Throughout the spring, Jonathan Capps, MFA student in the Department of Art, did an independent study with Professor Dave Covey, internationally known for his lighting design, to experiment with lighting his glass sculptures. Covey recruited undergraduate and graduate students from the Department of Dance in mid-April to improvise with Capps' sculptures under the lights in the Barnett Theater. Capps was interested in working with Covey and with dancers because of the physicality of his artistic process. He writes,
Blowing glass is like a dance in which my partners and I step through a series of movements that revolve around the liquid hot material. It is a dangerous physical performance, which involves highly choreographed timing and communication. The routine in the glass studio is what I find most exciting about my practice, making the physical interactions of bodies and material the life of the experience. So I asked myself, “How can I convey these motifs of heat, choreography, dance, performance, and teamwork beyond the studio and into my art? How can I activate the cold hard objects that my glasswork inevitably becomes?”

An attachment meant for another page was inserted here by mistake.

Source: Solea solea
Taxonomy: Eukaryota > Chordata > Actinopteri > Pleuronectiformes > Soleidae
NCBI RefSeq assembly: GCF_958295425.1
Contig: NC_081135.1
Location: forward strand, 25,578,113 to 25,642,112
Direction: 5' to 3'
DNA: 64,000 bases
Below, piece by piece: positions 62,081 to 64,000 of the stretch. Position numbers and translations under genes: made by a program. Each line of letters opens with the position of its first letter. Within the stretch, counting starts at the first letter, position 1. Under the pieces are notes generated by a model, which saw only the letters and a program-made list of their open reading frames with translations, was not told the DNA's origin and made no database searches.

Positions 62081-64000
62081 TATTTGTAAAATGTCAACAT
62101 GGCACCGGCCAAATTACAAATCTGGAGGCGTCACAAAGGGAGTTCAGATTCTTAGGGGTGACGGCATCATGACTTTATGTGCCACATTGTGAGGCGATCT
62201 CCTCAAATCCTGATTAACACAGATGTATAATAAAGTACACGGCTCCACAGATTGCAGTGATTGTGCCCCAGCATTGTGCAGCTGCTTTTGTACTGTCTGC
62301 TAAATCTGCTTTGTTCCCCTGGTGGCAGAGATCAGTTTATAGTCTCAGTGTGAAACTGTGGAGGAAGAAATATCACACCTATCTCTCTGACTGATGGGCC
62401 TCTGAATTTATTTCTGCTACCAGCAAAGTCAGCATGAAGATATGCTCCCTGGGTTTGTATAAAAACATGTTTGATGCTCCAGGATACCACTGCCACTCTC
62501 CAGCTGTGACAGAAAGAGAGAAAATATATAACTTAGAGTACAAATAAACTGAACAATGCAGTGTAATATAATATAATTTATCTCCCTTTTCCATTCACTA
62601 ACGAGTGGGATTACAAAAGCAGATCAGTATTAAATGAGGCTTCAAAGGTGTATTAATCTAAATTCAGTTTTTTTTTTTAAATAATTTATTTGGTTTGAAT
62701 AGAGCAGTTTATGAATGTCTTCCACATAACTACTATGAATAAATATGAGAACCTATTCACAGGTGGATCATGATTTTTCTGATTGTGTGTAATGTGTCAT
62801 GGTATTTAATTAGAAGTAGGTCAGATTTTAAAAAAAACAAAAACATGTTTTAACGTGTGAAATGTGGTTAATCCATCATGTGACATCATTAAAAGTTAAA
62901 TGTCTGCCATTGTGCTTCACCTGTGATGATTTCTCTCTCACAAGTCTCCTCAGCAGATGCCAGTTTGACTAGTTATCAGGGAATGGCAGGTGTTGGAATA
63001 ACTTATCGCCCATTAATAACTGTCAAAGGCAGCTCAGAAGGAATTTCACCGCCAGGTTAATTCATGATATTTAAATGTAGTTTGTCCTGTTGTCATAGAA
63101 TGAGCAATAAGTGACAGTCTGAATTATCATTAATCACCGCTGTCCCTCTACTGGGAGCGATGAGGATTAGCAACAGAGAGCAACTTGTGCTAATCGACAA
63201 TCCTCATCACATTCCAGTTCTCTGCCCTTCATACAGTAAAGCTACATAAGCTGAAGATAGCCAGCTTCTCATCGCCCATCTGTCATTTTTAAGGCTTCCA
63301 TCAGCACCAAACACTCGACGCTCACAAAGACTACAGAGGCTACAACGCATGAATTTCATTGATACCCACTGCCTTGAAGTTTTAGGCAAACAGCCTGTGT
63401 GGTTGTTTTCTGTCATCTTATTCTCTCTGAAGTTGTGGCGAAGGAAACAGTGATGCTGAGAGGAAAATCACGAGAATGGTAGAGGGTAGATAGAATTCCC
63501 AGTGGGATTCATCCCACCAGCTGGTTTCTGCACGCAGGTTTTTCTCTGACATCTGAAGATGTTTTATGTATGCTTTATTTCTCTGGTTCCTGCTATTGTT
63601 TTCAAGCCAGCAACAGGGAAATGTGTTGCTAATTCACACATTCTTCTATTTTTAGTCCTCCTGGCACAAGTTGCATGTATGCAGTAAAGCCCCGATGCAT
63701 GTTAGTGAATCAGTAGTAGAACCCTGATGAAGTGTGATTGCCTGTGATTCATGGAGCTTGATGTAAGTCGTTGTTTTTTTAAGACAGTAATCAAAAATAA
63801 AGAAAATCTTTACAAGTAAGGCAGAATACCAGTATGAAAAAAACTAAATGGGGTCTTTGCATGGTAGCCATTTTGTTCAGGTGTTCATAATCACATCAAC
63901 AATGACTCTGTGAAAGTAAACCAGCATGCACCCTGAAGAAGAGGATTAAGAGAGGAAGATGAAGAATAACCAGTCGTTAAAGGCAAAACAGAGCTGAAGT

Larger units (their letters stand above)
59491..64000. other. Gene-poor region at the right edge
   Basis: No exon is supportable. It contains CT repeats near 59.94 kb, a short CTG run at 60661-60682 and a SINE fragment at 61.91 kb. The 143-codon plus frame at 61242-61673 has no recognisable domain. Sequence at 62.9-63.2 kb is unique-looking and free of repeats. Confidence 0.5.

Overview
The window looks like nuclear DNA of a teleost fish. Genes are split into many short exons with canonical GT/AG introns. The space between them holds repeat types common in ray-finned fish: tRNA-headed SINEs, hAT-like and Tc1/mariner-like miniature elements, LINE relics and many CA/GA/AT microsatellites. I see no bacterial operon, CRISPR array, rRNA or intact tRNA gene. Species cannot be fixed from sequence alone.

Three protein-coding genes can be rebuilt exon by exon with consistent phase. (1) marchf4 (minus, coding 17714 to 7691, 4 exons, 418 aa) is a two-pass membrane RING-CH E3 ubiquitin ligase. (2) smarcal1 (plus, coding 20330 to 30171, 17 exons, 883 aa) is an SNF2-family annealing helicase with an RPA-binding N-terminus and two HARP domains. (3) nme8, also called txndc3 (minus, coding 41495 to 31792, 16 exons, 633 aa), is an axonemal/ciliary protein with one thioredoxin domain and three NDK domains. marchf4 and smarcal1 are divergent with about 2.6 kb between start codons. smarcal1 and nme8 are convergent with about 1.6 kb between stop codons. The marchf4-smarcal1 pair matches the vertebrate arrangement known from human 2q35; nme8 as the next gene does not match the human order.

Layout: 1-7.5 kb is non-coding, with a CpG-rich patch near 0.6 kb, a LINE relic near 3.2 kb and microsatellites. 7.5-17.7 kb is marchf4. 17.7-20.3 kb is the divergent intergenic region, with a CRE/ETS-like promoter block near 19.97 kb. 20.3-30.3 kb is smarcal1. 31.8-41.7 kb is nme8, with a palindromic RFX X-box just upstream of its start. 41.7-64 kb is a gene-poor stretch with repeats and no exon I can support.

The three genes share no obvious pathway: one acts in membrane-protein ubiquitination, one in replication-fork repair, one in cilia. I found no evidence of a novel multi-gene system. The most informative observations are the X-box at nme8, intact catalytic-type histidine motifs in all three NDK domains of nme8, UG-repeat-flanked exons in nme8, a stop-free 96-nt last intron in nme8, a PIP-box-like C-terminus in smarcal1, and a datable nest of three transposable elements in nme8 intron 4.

My current work focuses on answering these questions by reinterpreting the relationship between physical experience and materiality found within my process. Working with Professor David Covey in the Department of Dance has exposed me to their newly built Black Box theatre with its myriad of LED lighting. Using light as a backdrop, we are creating an installation composed of the bodily interactions of dancers and large-scale glass bubbles. In the end, I hope to introduce our audience to new and unexpected interactions with glass that mimics the experiential excitement one feels when watching a hot glass performance.